Originally published on June 27, 2000 and brought to you today as a time capsule.
European Web shoppers will spend more money online for groceries than their American counterparts by 2003, according to a study released Monday by Forrester Research.
Titled “Online Grocers Diversify,” the report predicts that Web grocery shopping in Europe will be US$51 billion — or five percent of Europe’s total grocery sales — by 2005.
Forrester believes that this trend means the balance of power in the crucial grocery market will shift to a few leading players who will “radically diversify online.”
The United States is already seeing a consolidation in its online grocery market, with Monday’s announcement of the $1.2 billion acquisition of HomeGrocer by Webvan.
Webvan also recently announced that it is diversifying its product offerings to include electronics in its growing inventory of non-grocery items.
Strong Will Survive
Currently, Europe’s food retailers are experimenting with selling online by serving small groups of customers out of existing stores, according to Matthew Nordan, senior analyst for Forrester Research.
Online sales in Europe at present account for only 0.1 percent of total grocery sales. However, that figure will soon change, according to retailers interviewed by Forrester who expect to see online sales grow 20-fold in the next two years alone.
Nordan said, “Online sales will become the food retail industry’s key battleground: Those that dominate will diversify to overcome industry turmoil, while those that don’t will struggle.”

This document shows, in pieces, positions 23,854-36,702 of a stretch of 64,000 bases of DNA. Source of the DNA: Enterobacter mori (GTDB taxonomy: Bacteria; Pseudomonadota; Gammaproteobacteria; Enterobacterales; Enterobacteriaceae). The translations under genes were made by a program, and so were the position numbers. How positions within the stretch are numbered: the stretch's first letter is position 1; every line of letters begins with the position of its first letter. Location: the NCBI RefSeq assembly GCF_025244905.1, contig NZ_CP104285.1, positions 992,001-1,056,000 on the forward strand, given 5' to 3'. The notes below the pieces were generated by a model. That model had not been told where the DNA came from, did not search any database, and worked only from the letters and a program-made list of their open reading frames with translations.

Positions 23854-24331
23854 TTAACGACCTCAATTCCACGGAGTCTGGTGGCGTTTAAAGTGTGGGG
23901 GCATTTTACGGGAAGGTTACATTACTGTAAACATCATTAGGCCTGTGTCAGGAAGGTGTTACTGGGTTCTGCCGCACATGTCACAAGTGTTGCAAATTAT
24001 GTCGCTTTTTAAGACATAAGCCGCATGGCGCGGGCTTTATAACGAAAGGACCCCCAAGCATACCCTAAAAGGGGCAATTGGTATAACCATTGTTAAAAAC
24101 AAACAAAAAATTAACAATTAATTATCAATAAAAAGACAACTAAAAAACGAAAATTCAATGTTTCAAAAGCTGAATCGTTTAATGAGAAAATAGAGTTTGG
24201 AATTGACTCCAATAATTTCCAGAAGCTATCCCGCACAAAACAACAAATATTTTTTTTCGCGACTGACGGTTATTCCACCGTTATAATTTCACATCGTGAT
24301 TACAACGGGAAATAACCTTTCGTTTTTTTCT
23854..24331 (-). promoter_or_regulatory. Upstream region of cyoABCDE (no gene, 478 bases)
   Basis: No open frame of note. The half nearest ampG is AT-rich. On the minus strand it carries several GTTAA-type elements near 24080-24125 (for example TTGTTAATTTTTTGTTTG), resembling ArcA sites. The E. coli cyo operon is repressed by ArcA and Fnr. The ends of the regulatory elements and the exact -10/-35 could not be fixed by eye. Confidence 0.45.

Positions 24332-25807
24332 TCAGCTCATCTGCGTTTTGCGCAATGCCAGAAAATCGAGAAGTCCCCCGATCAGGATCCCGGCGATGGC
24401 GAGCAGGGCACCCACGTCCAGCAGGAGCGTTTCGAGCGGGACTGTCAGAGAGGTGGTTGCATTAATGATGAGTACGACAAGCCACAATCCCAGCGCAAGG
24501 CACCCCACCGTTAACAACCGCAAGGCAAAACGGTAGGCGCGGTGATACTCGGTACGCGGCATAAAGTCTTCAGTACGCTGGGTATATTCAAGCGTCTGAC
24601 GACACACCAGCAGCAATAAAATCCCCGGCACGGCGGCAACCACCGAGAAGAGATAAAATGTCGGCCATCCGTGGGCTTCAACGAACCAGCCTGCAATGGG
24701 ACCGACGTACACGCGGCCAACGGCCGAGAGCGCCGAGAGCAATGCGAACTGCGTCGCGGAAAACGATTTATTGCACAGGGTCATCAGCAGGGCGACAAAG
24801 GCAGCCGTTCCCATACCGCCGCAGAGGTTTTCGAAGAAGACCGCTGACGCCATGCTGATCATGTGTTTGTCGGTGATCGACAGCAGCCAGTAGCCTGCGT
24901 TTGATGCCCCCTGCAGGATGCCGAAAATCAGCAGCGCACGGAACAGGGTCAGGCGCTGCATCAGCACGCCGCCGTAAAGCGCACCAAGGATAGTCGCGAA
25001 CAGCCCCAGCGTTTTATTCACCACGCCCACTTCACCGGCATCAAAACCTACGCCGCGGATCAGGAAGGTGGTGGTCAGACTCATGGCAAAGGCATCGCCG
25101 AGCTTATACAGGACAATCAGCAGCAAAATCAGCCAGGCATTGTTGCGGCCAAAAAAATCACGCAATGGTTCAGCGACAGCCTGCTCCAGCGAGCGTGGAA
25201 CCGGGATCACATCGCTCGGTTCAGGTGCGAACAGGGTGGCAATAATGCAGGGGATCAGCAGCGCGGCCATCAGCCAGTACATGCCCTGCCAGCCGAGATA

Those that do survive will apparently be well-positioned retailers who use the Net to reinvent their businesses. According to Forrester, these companies will use online sales to both strengthen their existing competitive positions and decrease their dependence on cutthroat grocery products by diversifying into non-food products and online services.
“Only a few food retailers will be able to execute this diversification strategy on their own: those with an early-to-market online presence, a powerful, elastic brand, and a demonstrated commitment to online sales,” Nordan said.
Although late entries to the online food market will be at a disadvantage, Nordan said they could retaliate by “offering better value, hiring logistics knowledge, and partnering with stronger brands for breadth.”
One key to survival for all online grocers is convenience. Like their counterparts across the pond, Europeans are willing to pay for the privilege of not having to go grocery shopping.
Nordan said, “They gladly trade picking their own fruit for free time: Even though Tesco customers wait up to a week fora delivery slot and see 13 percent of each order filled incorrectly, 90 percent recommend the service to others.” Tesco is a leading UK grocer.
Those that shop online tend to be young, well-educated urbanites, who earn 50 percent more than offline shoppers, according to Forrester’s survey of 35,000 European households. Forty percent of these online shoppers have kids at home.
Spurred by aggressive plays from grocers Tesco and Iceland, online grocery spending in the UK drove a $93 million market last year — more than the rest of Western Europe combined. Forrester is predicting that 7 percent of the United Kingdom’s grocery sales will go online by 2005.
The Nordic countries are expected to follow closely with 6 percent of grocery sales taking place online. France and Germany will account for more than 3 percent of sales online in 2005, the survey predicts.
Forrester says that culture factors and low technology penetration will constrict growth in Southern Europe.
Food for Thought
For the report, Forrester interviewed executives at 40 food retailers evenly balanced across Western Europe. Five were online pure-plays; the remaining 35 were traditional brick-and-mortar food retailers with an average of 868 stores each.
Of these companies, 54 percent already sell online or are running pilots, and 77 percent will sell online by the end of the year.